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Five Easy Pieces (1970)

February 16th, 2009 by Anne Richardson · 1 Comment · 1970's, Oregon actor, Oregon film, Oregon film old definition, Oregon location (cameo)

“…I remember the explosive laughter, the deep silences, the stunned attention as the final shot seemed to continue forever, and then the ovation. We’d had a revelation. This was the direction American movies should take: Into idiosyncratic characters, into dialogue with an ear for the vulgar and the literate, into a plot free to surprise us about the characters, into an existential ending not required to be happy. ‘Five Easy Pieces’ was a fusion of the personal cinema of John Cassavetes and the new indie movement that was tentatively emerging. It was, you could say, the first Sundance film.” – Roger Ebert, on the powerful effect of the movie debut, from New York State Writers Institute website

Five Easy Pieces’ famed Chicken Salad Sandwich scene was shot in a Denny’s Restaurant in Eugene, Oregon.

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I hereby claim Five Easy Pieces as an Oregon film on the basis of  a) the Oregon location shooting and b) the casting of Portland born and raised Sally Struthers.

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1 response so far ↓

  • 1 Robert Andropolis // May 1, 2011 at 7:09 pm

    This film is largely responsible for my attending the London Film School. As Roger Ebert says above so eloquently, “Five Easy Pieces” was a revelation. In “Bob Rafelson,” (a Twayne’s Filmmakers Series Book), author Jay Boyer reveals interesting production insights. Rafelson allegedly got the idea for the film when he envisioned Jack Nicholson in the back of an open-bed truck, playing the piano as it drove away (the still image above on this site.) He turned the script writing over to Carol Eastman, a friend of Nicholson’s. her ending as written shows Bobby DuPea’s (Nicholson’s) ending, with him driving his Mercury off a bridge. Rafelson, never one to be bound by the script, at the last minute changed this dark denouement into the stunning minimalist masterstroke as described above by Ebert.

    The famous confessional scene on the heath with Bobby and his father brought forth a dispute between Nicholson, Eastman and Rafelson. Boyer: “It is a pivotal scene in the film, one that offered Bobby a chance to reveal himself more fully than any scene to that point. Nicholson reportedly crossed out what had been written for him to say, penciling “Something else?” in the margins. Rafelson wanted Bobby to look deep within himself, to sob to the point of interrupting his speech, and finally to break down in tears. Nicholson thought that was out of character. So, too, did he doubt that Bobby would be as introspective as Eastman’s script seemed to envision. As the morning came to shoot the scene, Nicholson arrived on the heath where the crew members were setting up the cameras. He drew upon his experience as a screenwriter, keeping the monologue to the fewest number of lines he could. He had apparently made up his mind to resist crying on cue, as Rafelson wanted, preferring instead to let the monologue take him emotionally to whatever depths it could. As written, the monologue had personal significance for Nicholson, articulating the pains of failure as it did, and Nicholson has proclaimed the speech a “breakthrough” for himself as an actor. Once he began, he has said, he found a level of emotion that he had never before been able to bring to a part, and the tears flowed naturally. The scene was shot in one take.”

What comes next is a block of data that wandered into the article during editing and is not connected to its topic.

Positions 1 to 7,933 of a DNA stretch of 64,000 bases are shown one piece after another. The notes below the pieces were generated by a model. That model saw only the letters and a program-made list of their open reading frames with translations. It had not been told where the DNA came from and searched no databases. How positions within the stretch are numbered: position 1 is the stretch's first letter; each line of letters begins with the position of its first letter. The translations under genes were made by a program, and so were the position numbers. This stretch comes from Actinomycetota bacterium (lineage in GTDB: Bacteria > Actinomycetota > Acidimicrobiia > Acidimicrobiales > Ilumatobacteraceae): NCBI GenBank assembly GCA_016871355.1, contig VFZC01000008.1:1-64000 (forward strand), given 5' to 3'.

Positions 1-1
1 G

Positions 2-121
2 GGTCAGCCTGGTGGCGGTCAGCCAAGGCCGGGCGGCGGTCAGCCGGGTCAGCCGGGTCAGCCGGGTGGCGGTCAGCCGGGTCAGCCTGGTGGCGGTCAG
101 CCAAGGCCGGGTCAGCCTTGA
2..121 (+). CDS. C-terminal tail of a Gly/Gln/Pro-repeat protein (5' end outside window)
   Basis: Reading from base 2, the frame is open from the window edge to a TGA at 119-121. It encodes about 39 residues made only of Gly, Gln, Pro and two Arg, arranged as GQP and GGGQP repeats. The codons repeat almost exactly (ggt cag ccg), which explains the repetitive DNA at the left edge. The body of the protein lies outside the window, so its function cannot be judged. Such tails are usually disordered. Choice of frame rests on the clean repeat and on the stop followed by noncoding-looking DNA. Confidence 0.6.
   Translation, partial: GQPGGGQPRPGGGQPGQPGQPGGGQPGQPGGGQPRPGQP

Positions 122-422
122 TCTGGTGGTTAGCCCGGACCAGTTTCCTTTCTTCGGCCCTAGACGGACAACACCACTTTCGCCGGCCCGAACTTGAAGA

I recall Nicholson also saying that of all his roles, he most identifies with that of Bobby DuPea’s. The late Carol Eastman was a friend of his from having previously worked together on Roger Corman productions

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